“Now that we have figures for the full four years of Obama’s first term, a surprising fact emerges: The economy added more jobs during four years under Obama than it did in the entire eight years under Bush.”
—Annenberg Fact Check
FactCheck.org closely imitates the methods of a typical misleading political campaign advertisement.
We do not dispute the numbers FactCheck.org’s Brooks Jackson uses to support his claim about President Obama’s job creation statistics (emphasis in the original):
By the time of Obama’s second inaugural in January, the economy had added a net total of 1,208,000 jobs since he was first sworn in four years earlier, according to current figures from the Bureau of Labor Statistics. That beats George W. Bush’s eight-year total of 1,083,000.
And so far, Obama is extending his lead over Bush. Counting jobs added in February, his total now stands at a net gain of over 1.5 million jobs.
If the numbers add up then Jackson is correct. Right? What’s the problem?
Analyzing the Rhetoric
Glenn Kessler, also known as the Washington Post Fact Checker, sometimes uses a controversial rating in his fact checks: “true but false.” Kessler draws some derision for his use of the rating, but there’s something to his reasoning. Politicians routinely use true facts to support fallacious lines of reasoning. When a fact checker finds the facts in such an ad true, it may end up supporting the spurious reasoning in such an ad.
Annenberg Fact Check is effectively running that type of ad on President Obama’s behalf with its trumpeting of his job numbers.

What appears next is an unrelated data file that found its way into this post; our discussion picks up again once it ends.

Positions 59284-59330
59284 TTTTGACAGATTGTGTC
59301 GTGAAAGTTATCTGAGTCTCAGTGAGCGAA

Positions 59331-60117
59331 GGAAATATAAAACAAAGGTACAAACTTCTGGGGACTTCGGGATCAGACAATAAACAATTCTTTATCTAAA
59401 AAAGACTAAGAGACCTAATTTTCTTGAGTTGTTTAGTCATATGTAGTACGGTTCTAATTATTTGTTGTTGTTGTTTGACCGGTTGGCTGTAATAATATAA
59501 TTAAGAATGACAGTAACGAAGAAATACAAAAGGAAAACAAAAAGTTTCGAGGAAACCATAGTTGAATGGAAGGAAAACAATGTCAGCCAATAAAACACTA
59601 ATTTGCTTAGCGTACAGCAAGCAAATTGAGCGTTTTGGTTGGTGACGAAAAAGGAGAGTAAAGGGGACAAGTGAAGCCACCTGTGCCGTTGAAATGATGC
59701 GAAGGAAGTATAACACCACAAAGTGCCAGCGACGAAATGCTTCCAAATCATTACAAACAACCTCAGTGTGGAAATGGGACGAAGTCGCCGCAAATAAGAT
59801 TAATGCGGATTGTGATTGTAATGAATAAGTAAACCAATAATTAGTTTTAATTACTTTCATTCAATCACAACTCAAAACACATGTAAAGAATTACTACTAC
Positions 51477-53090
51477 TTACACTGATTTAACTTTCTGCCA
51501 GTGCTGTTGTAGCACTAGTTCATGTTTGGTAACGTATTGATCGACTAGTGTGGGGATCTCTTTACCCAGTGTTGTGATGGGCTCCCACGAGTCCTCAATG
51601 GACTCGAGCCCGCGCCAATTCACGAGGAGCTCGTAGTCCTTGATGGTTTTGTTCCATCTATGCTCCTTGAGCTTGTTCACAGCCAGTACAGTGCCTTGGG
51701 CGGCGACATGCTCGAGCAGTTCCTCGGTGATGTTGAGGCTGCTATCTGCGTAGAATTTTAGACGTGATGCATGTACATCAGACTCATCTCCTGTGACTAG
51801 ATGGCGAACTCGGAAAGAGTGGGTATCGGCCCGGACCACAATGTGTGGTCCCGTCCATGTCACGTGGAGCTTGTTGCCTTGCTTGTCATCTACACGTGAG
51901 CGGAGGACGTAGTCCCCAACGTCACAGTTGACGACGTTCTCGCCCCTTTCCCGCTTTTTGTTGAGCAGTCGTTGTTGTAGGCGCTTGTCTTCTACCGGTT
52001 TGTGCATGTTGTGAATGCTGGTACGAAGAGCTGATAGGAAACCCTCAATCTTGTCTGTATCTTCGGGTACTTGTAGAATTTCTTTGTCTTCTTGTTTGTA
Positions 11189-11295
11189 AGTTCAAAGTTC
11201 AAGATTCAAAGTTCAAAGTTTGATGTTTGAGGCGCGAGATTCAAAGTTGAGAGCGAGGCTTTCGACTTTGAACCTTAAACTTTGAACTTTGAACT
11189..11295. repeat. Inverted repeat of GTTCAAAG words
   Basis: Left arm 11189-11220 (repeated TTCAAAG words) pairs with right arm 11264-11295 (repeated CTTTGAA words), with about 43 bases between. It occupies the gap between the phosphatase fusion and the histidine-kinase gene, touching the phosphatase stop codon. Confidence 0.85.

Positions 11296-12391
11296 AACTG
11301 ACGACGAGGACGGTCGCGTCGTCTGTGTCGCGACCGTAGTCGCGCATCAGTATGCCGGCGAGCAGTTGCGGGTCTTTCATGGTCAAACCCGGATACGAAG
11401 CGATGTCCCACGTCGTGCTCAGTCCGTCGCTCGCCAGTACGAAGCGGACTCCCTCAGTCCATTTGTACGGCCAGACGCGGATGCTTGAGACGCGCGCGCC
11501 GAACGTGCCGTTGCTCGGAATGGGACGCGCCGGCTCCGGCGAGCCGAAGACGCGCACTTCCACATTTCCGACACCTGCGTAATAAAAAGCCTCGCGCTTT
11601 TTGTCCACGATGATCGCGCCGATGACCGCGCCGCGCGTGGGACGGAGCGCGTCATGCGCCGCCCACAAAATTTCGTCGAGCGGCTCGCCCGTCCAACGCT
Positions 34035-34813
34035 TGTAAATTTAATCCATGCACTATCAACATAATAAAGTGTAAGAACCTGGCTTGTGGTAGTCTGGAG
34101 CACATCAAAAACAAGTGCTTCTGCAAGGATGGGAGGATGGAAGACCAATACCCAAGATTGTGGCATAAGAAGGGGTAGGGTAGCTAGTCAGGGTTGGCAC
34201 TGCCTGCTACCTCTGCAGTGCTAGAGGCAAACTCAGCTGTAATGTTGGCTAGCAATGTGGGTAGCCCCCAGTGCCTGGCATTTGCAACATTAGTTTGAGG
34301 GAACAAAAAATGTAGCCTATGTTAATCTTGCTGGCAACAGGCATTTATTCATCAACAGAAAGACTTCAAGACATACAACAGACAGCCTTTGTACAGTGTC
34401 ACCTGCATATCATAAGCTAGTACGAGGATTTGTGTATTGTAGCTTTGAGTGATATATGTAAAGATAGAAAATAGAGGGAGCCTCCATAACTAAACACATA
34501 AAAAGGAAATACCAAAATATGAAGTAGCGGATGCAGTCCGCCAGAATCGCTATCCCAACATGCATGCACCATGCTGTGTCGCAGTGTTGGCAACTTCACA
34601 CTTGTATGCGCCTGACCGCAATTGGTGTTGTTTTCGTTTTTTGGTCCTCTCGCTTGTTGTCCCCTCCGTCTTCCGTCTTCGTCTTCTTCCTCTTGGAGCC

What’s wrong with it? Let us count the ways.
FactCheck.org frames the numbers in terms of presidential responsibility. Yet fact checkers often caution against crediting responsibility to government executives. PolitiFact, for example, tweaked its grading policy to take credit and blame into account and rated one of Mr. Obama’s otherwise true jobs claims “Mostly True” because he implicitly claimed a share of the responsibility.
Ezra Klein effectively torpedoes overly crediting presidents and governors with job losses or job creation:
To buy much of this requires you to hold deeply ridiculous beliefs about the American economy. You must believe that Obama bears responsibility for events that predate his presidency and deserves applause for the demand created by aging cars and worn- down machinery. You must believe that Congress, which controls fiscal policy, and the Federal Reserve, which controls monetary policy, bear little or no responsibility for the economy, but that the president, who controls neither fiscal nor monetary policy, is the primary driver of job creation. You must believe that governors have absolute power over state economies and that global demand is irrelevant. You must also renounce belief in Christmas — or at least its influence on the consumer-driven economy.
Virtually no one really believes these things. But partisans and the news media routinely act as if they are true.
FactCheck.org should join Klein in denouncing the myth instead of effectively jumping on the partisan bandwagon. Presidents typically have little effect on job creation. President Clinton enjoyed the benefits of the dotcom bubble. The second President Bush enjoyed the benefits of a housing bubble before it popped in 2007 and put the banking system in crisis. President Obama enjoys the benefit of starting his presidency with high unemployment, leaving ample room for growth even with mediocre economic performance.